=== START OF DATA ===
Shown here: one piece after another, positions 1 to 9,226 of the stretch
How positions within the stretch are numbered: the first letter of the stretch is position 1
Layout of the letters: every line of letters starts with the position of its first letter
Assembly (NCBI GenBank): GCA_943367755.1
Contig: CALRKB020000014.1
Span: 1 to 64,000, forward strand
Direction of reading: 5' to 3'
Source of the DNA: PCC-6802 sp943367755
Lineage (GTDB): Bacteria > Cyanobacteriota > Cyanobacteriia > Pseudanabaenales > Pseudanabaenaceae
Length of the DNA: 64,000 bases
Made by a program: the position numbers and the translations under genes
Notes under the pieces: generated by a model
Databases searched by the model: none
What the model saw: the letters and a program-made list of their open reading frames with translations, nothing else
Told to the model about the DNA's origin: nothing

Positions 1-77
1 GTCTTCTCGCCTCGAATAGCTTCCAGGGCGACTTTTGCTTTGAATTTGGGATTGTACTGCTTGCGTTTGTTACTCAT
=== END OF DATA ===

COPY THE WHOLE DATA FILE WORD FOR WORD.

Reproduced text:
Shown here: one piece after another, positions 1 to 9,226 of the stretch
How positions within the stretch are numbered: the first letter of the stretch is position 1
Layout of the letters: every line of letters starts with the position of its first letter
Assembly (NCBI GenBank): GCA_943367755.1
Contig: CALRKB020000014.1
Span: 1 to 64,000, forward strand
Direction of reading: 5' to 3'
Source of the DNA: PCC-6802 sp943367755
Lineage (GTDB): Bacteria > Cyanobacteriota > Cyanobacteriia > Pseudanabaenales > Pseudanabaenaceae
Length of the DNA: 64,000 bases
Made by a program: the position numbers and the translations under genes
Notes under the pieces: generated by a model
Databases searched by the model: none
What the model saw: the letters and a program-made list of their open reading frames with translations, nothing else
Told to the model about the DNA's origin: nothing

Positions 1-77
1 GTCTTCTCGCCTCGAATAGCTTCCAGGGCGACTTTTGCTTTGAATTTGGGATTGTACTGCTTGCGTTTGTTACTCAT